His eyes sharpened and she relished the hit. But then the captain’s monotone tenor came over the public address system with a rundown of their flying time and their altitude over the Atlantic, and the brief surge of triumph was smothered in panic.
‘Give me the bottle.’ She stretched out a shaky palm. ‘I need another before we take off.’
He lowered the bottle but didn’t hand it over. ‘How many have you had already?’
She pressed the tip of her tongue to her upper lip and tasted the salty sweat. ‘Only one.’ Or had it been two? Her mind seemed foggy on the details. But then the flight attendant strolled past to check their bays, and the plane rumbled into motion—and the panic became razor sharp. ‘Luke, for Chrissake, hand them over.’
‘Look at me.’
She squinted, trying to focus as he held two fingers in front of her face.
‘Do you know your pupils are the size of pinpricks?’
‘“Prick” being the operative word.’ She made a grab for the bottle again and missed by about twenty nautical miles, her coordination skills—along with her dignity—now completely shot.
‘Why do you need this stuff anyway?’
Why was he looking at her like that—all stern and concerned? And why couldn’t she remember how to speak?
The plane made a lumbering turn onto the runway, then gathered speed. Her stomach lurched up to slam into her larynx. She gripped the armrest hard enough to fracture granite, her nails gouging the leather.
Flying is safe. Remember Rain Man. You are not going to die.
‘Dammit, Hal, since when have you been scared of flying?’
She would have shot him another give-me-a-bloody-break look but she was far too busy clinging on for dear life.
‘Why didn’t you say something sooner?’ he added.
Because it’s stupid and irrational and humiliating and I’d rather lose a limb than admit a weakness to you.
‘I’m not scared of flying,’ she said, her fingers now fused with the leather. ‘I just have issues with the whole concept.’
‘What issues, exactly?’
He wanted to have a conversation about this now? When they were both about to die?
Extreme exasperation got the better of her terror for a second. ‘Gravitational issues,’ she snapped. ‘Such as, how does a huge metal box that weighs several tons stay airborne?’
The plane tore away from the runway and her stomach—and the last of her courage—went into free fall.
Please don’t let me start whimpering. Or puking.
‘Hal, it’s called aerodynamics,’ he said, all knowledge and reason when she was embarking on a major panic attack.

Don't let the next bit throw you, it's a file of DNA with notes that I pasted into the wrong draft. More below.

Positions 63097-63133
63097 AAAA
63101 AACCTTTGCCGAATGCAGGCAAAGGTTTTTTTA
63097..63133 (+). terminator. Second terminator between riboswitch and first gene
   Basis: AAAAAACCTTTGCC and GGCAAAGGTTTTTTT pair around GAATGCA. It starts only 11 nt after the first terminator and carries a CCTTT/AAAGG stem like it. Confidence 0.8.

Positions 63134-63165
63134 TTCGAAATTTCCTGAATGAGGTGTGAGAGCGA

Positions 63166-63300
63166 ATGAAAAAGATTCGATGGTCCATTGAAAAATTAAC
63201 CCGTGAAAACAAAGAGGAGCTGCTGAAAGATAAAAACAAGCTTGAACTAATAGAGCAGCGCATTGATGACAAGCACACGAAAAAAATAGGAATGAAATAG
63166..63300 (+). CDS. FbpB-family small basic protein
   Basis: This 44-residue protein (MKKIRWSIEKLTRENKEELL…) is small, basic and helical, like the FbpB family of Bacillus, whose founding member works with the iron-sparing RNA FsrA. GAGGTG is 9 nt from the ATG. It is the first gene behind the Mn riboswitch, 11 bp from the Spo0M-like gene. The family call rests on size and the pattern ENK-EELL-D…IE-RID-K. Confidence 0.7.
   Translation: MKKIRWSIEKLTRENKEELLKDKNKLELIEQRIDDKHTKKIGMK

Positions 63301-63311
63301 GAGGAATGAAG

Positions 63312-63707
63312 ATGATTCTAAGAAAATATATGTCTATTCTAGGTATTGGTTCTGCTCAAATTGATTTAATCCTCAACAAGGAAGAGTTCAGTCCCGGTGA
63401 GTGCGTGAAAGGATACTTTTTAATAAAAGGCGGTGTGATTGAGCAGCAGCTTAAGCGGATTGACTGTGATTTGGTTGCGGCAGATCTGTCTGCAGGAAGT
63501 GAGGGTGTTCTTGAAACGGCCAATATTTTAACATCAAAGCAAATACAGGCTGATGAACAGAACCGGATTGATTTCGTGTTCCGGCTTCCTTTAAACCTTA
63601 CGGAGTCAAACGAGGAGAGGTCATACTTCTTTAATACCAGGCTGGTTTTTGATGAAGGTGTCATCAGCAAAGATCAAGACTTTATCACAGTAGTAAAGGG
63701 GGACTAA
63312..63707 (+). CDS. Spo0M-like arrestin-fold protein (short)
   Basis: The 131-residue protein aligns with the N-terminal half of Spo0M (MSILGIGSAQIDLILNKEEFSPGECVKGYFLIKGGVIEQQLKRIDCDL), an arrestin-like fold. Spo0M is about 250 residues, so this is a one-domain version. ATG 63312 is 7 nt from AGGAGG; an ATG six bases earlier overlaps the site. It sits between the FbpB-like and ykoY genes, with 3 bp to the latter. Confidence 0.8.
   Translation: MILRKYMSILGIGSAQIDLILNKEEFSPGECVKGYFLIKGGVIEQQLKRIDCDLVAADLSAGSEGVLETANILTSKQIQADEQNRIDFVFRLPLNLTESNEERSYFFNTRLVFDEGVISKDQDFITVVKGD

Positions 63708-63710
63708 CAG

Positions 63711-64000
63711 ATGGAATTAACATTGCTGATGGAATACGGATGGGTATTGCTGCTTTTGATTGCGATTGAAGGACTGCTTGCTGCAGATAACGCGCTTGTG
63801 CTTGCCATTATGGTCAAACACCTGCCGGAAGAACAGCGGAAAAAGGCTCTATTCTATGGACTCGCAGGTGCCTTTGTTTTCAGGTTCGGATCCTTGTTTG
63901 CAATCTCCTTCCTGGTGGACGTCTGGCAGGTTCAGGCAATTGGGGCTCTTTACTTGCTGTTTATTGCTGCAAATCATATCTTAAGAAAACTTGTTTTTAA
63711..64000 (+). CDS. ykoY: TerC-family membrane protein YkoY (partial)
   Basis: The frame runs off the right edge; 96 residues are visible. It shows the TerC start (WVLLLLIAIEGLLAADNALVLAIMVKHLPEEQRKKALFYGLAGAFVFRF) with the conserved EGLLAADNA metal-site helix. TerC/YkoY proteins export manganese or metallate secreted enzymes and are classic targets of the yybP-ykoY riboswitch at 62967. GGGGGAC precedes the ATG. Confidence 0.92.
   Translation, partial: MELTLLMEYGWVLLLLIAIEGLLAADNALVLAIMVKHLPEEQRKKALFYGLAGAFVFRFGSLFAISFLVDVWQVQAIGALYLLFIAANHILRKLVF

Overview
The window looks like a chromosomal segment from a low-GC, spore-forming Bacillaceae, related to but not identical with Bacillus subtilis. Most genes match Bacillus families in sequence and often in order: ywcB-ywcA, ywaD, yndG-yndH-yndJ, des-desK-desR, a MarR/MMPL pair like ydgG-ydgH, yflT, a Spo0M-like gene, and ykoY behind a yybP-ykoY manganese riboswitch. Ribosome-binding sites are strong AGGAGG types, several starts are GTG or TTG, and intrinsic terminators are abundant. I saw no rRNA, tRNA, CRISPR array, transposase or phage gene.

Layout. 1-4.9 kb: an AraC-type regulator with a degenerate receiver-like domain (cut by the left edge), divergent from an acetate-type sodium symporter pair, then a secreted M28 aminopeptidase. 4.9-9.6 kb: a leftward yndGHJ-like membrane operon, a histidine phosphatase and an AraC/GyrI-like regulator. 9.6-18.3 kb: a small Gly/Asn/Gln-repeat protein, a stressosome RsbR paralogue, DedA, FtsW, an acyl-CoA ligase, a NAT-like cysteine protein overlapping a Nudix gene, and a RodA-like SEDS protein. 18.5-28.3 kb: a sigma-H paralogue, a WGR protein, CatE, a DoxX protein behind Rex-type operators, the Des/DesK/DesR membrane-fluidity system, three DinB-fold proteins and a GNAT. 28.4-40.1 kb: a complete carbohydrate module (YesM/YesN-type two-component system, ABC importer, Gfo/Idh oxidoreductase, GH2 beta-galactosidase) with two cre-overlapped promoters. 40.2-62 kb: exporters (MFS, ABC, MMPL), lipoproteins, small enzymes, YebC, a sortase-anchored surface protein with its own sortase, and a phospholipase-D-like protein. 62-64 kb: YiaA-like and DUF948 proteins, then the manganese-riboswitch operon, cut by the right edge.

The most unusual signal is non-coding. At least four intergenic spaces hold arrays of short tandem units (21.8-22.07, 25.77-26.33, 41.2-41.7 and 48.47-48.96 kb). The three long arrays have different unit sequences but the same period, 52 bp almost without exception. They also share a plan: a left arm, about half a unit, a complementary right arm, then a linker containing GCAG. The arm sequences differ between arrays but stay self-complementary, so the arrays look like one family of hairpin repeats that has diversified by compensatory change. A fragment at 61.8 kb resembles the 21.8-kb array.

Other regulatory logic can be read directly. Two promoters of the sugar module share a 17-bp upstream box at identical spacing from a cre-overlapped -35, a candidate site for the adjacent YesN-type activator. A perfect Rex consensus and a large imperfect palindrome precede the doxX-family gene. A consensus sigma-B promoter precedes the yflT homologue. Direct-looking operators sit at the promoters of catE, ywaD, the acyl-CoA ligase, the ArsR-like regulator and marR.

His pure blue eyes blurred round the edges as she struggled to make sense of the statement. Her stomach rocked against her ribs as the plane banked. She caught a glimpse of chequerboard fields and ribbon roads dotted with toy cars through the window and slammed her eyes shut.
Do. Not. Look. Down. The first rule of upchuck avoidance.
‘Excuse me if I’m not convinced by your knowledge of aerodynamics,’ she hissed through clenched teeth. ‘I happen to know you bunked off every physics lesson you ever had.’
‘I did an article on the aerospace industry for a tech website last year.’
A weak scoffing sound was all she could manage, the rumbling thud of the plane’s undercarriage lifting into the fuselage echoing in her stomach.
‘And, by the way, this plane is mostly made out of carbon fibre, not metal, if that helps.’
It didn’t. She couldn’t compute his words any more. Her head tipped back, anchored to the seat, as she ground her teeth hard enough to crack a molar.
‘Oh, God.’ She panted, hyperventilation the only way to keep breathing as the plane lifted into the cloud bank. Her stomach levitated into her throat. She swallowed convulsively to stop it vomiting out of her mouth. ‘I’m not ready to die.’
That would be whimpering.
A warm palm covered the hand she had superglued to the armrest.
‘You’re not going to die. You’re indestructible.’ His palm curled over her whitening knuckles and his thumb stroked the small scar on her wrist left by the burn he’d noticed in Paris. ‘If we crash, you’ll bounce.’
She wanted to tell him he was right, she was indestructible, because she’d had to be. But she didn’t feel indestructible. And she had lost the ability to talk, every single muscle and sinew in her jaw and neck having atrophied.
‘I need a pill,’ she finally managed to squeak. ‘Please.’ The begging would have embarrassed her, but in the grand apocalyptic scheme of things, having Luke smirk at her while she died didn’t seem like such a big deal any more.
‘Is everything OK, Ms Best?’
Halle prised open an eyelid to find the stewardess looking down at their joined hands with a benevolent smile.
‘I’m fine.’ Her whole body shuddered like an alcoholic recovering from an all-night bender. The stewardess didn’t look convinced. ‘If I could just …’
‘For Chrissake, Hal.’ Luke’s grip on her hand tightened. ‘You’re freaking out. There’s no shame in admitting it. Loads of people don’t like flying.’
‘I a-a-am not freaking out.’ She never freaked out. She happened to be a champion coper—even if her chattering teeth weren’t helping to emphasise the point.
‘Let go of the chair,’ he ordered. ‘You’re about to break your fingernails.’
‘If I let go, I’ll fall.’ The plaintive plea sounded childish, even to her.
‘You’re strapped in, Hal. You’re not going anywhere.’
‘You won’t fall, Ms Best. This is an Airbus 380, the newest and best-designed plane in our fleet.’ The stewardess’s soothing tone managed to be even more annoying than Luke’s condescension.